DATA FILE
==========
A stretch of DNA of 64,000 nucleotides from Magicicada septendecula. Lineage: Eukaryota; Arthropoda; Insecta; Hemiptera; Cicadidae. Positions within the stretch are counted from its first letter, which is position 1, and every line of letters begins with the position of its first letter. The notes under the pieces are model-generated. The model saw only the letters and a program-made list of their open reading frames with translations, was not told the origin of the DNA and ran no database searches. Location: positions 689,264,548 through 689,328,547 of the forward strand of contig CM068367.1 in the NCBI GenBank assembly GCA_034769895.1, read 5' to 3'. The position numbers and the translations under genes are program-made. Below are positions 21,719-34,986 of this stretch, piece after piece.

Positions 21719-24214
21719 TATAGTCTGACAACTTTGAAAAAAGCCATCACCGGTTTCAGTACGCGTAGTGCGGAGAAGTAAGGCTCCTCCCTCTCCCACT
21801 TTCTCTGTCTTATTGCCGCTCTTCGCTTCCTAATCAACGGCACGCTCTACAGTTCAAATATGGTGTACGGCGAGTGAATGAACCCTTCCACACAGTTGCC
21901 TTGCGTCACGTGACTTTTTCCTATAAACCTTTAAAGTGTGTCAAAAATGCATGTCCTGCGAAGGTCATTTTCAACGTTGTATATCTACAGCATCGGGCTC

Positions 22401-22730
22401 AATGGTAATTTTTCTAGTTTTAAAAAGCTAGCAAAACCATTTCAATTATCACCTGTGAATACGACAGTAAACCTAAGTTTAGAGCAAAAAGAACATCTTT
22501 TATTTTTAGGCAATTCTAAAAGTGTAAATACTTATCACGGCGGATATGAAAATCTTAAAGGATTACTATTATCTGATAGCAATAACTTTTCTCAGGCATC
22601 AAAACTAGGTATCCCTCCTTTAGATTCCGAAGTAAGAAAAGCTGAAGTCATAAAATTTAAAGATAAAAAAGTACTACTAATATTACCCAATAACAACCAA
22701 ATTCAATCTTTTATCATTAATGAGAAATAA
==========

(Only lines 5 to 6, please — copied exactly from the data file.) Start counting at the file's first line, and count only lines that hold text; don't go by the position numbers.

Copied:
21901 TTGCGTCACGTGACTTTTTCCTATAAACCTTTAAAGTGTGTCAAAAATGCATGTCCTGCGAAGGTCATTTTCAACGTTGTATATCTACAGCATCGGGCTC

Positions 22401-22730